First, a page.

Jerry Brown's Waterloo Station? California high-speed rail takes a new hit.
A congressional committee says it will investigate federal funding for California's embattled high-speed rail project. California Gov. Jerry Brown's continued support is making him an increasingly lonely voice.
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Now Congressman Issa is ramping up scrutiny of the federal government’s role.Skip to next paragraph
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"California high-speed rail was sold to voters as a grand vision for tomorrow but in practice appears to be no different than countless other pork-barrel projects – driven more by political interests and consultant spending than valid cost-benefit analysis," he said in a statement. "Before more taxpayer money is sent to the rail authority, questions must be answered about mismanagement, conflicts of interest, route selection, ridership and other risks."
Some political analysts dismiss the significance of the probe. “I don't suspect that this investigation and potentially hearings would be taken particularly seriously,” says Corey Cook, associate professor of public affairs at the University of San Francisco.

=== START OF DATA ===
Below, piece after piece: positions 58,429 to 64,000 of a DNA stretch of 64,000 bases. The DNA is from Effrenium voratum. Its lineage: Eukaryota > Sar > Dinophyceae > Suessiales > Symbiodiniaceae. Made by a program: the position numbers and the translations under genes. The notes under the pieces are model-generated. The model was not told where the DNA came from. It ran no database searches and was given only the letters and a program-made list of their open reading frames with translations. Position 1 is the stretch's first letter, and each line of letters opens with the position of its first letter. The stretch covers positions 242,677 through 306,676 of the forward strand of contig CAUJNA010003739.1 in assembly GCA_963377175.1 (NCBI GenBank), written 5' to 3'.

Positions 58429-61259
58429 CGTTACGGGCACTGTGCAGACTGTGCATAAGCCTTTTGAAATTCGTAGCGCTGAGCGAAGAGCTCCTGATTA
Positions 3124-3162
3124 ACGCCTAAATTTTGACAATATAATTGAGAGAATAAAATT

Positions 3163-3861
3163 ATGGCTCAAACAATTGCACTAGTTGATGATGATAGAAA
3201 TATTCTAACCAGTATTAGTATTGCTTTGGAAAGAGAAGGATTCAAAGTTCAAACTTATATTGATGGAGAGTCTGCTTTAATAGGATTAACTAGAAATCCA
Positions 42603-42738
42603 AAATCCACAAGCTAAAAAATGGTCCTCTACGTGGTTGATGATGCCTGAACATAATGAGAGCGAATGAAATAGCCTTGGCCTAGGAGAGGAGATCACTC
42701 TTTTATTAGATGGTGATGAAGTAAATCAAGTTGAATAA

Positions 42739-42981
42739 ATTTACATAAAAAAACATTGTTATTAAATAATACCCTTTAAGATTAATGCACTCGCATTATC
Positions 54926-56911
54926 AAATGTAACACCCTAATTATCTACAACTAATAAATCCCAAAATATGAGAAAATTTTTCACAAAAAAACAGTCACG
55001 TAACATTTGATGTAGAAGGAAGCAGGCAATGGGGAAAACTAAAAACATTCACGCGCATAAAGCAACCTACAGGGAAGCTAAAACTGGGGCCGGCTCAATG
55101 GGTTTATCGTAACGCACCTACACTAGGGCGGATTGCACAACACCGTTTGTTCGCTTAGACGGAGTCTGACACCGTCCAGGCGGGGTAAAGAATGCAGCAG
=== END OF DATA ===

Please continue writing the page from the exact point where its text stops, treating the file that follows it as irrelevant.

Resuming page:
But the investigation does add another potential hurdle for a project already facing many.
“In a state as fiscally depleted as California, it is a very steep and long march uphill,” says Michael Shires, a professor of public policy at Pepperdine University. “The project must have federal support to happen. If the investigation and continued attention lead to the Obama administration and Congress withdrawing their support, the project will likely die.”
Brown has so far been one of the plan’s most vocal supporters. That could leave him exposed.
“The national government has shown little fiscal capacity or political will to pursue such projects, making Brown's advocacy a relatively lonely voice,” says Professor Schier of Carleton College. “A lonely voice seldom prevails in politics.”
“The rail project will make it tougher for him to gain public support for a tax increase that’s on the ballot this fall. [Brown] says that the tax hike is necessary to prevent cuts in education,” Professor Pitney says. “But with the bullet train, he sounds like a father who lets his kids go hungry while he goes out and buys a Cadillac.
“He’s spending billions that we don’t have on a project that we don’t need,” he adds. “Like Captain Ahab, Brown is pursuing a senseless goal that will end up dragging him down.”
“The governor … doesn't have that much to lose from a political standpoint,” says David McCuan, a political scientist at Sonoma State University, via e-mail. “The governor flourishes under adverse circumstances, and high-speed rail allows Brown the opportunity to build on a tarnished legacy.”
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